The Case of Timmothy Pitzen, a Missing Boy Whose Mother’s Suicide Note Promised He Would Never Be Found

Picture of Timmothy Pitzen and his mother Amy. (Image credit here.)

Picture of Timmothy Pitzen and his mother Amy. (Image credit here.)

On May 11, 2011, Amy Fry-Pitzen picked her 6-year-old son Timmothy up from his kindergarten class at Greenman Elementary School in Aurora, Illinois. It was only 8:35 AM, but Amy said that the boy had to leave early because of a family emergency. When Amy’s husband and Timmothy’s father James arrived at the school to pick Timmothy up at the usual time, he was surprised to hear that Amy had already gotten Timmothy. As he told school officials, he didn’t know of any family emergency. He tried calling Amy afterward, but she never picked up her phone.

Surveillance footage of Amy and Timmothy leaving his school. (Image credit here.)

Surveillance footage of Amy and Timmothy leaving his school. (Image credit here.)

Two days after Amy and Timmothy disappeared, Amy used her cellphone to call some of her friends and family to tell them that she and her son were okay. Timmothy was heard in the background by a few of the callers, and some of them even had a conversation with him. The same night, Amy checked into a motel in Illinois by herself. Her body was found dead the next afternoon by hotel employees.

Amy had slashed her wrists and taken a fatal dose of antihistamines. No trace of Timmothy was anywhere to be found, and Amy’s cellphone was also missing.  A suicide note Amy left behind promised that Timmothy was safe with people who would take care of him, but claimed that he would never be found. While investigators found a stain of Timmothy’s blood in Amy’s SUV, they weren’t sure how old it was. Relatives said it was probably from a nosebleed the boy had more than a year before.

Amy Fry-Pitzen's SUV. (Image credit here.)

Amy Fry-Pitzen’s SUV. (Image credit here.)

From eyewitness reports and surveillance footage, we know that Amy and Timmothy went to a car repair shop after Amy had gotten him from school. They went to the zoo as they waited for the car to get fixed, and then Amy drove them to the KeyLime Cove Resort. In the morning, they went to another resort, this time in Wisconsin. They stayed the night there, and Timmothy was seen in line with Amy when she checked out around 10 AM. Amy made her phone calls at 1:30 PM, but was seen shopping back in Illinois around 7 PM. She checked into the Rockford Inn around 11 PM, the last time she was seen alive.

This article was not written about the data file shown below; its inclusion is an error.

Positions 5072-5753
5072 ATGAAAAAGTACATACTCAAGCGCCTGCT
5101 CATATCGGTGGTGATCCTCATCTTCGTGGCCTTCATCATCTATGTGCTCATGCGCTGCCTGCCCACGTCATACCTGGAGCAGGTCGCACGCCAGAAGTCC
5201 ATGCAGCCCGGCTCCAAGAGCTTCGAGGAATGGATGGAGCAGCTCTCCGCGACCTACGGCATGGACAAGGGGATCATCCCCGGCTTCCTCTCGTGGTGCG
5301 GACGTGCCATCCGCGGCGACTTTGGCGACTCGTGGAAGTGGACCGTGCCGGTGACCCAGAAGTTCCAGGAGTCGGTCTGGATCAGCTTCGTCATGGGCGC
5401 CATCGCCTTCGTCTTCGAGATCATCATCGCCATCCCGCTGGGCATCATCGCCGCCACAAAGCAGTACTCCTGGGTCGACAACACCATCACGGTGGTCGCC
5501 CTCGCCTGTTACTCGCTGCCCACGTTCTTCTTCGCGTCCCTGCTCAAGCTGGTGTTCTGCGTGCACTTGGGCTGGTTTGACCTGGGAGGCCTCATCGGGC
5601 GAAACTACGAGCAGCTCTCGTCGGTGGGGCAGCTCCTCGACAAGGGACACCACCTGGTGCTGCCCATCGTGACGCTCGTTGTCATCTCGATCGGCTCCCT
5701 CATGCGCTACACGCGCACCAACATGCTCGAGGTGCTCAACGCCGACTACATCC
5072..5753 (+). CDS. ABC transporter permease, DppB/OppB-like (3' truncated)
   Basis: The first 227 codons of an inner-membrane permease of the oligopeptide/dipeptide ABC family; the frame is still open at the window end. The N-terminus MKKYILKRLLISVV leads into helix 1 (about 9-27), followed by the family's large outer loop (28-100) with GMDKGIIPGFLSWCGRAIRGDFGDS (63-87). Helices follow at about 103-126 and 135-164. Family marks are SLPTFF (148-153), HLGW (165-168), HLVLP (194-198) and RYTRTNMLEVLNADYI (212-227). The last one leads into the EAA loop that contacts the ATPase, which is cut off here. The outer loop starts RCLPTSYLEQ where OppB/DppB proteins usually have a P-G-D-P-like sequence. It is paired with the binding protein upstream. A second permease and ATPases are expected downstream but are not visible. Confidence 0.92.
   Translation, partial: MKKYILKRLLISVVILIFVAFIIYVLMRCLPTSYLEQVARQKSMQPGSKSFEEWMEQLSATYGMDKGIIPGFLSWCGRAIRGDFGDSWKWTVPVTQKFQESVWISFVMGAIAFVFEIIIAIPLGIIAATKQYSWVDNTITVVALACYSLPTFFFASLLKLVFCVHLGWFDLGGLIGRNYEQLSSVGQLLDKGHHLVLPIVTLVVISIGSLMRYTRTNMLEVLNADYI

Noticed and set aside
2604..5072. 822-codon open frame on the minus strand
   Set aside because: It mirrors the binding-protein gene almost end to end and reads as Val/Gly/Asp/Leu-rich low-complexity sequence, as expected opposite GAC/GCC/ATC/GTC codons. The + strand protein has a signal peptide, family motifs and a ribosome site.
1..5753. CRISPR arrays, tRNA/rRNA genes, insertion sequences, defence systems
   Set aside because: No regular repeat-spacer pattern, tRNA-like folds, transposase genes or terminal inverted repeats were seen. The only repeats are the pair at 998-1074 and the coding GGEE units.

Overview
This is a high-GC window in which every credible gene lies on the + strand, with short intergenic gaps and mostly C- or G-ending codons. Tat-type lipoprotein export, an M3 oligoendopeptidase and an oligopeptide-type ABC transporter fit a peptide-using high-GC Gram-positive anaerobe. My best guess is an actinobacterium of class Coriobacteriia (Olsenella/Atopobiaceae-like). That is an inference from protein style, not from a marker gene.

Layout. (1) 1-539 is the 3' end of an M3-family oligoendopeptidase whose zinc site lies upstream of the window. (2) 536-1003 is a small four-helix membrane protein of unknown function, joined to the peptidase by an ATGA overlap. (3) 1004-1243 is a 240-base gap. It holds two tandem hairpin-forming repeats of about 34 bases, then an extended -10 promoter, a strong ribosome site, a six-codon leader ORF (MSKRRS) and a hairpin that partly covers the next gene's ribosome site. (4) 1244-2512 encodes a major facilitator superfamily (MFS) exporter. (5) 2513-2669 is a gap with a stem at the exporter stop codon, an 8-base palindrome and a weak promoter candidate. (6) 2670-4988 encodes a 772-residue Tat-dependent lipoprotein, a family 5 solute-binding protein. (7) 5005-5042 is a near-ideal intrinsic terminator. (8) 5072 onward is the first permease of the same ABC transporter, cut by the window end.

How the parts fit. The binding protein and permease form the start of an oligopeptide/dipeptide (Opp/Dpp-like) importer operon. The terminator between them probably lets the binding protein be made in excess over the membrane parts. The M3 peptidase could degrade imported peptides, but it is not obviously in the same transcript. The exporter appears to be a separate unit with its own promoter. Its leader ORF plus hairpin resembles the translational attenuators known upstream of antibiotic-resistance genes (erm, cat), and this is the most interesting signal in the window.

Surveillance footage of Amy walking into a store a few hours before her death. (Image credit here.)

Surveillance footage of Amy walking into a store a few hours before her death. (Image credit here.)

While Amy suffered from depression and had once made a suicide attempt before, her family and friends don’t believe that she had any reason to hurt Timmothy. Police suspect that the whole affair had been planned, and Amy had traveled to a few of the spots included in her trip a few months before her death.

(The left picture is of Timmothy before his disappearance. The right is an age-progression picture of what Timmothy might look like as a 10-year-old. (Image credit here.)

(The left picture is of Timmothy before his disappearance. The right is an age-progression picture of what Timmothy might look like as a 10-year-old. (Image credit here.)

In October 2013, Amy’s phone was turned into police by a woman who had found it along a road in Illinois 2 years earlier. The phone, however, contained no further clues, and a search of the area where it was found turned up nothing. A review of her phone records and emails have shown that Amy wasn’t in contact with anybody who her family was unfamiliar with. While there have been unconfirmed sightings of Timmothy since his disappearance, there is a bleak suspicion that Amy might have lied about his whereabouts and committed suicide after killing him.

British Explorer Percy Fawcett and the Ancient Lost City of Z

Percy Fawcett with an Olmec (?) statue.

Percy Fawcett with an Olmec (?) statue.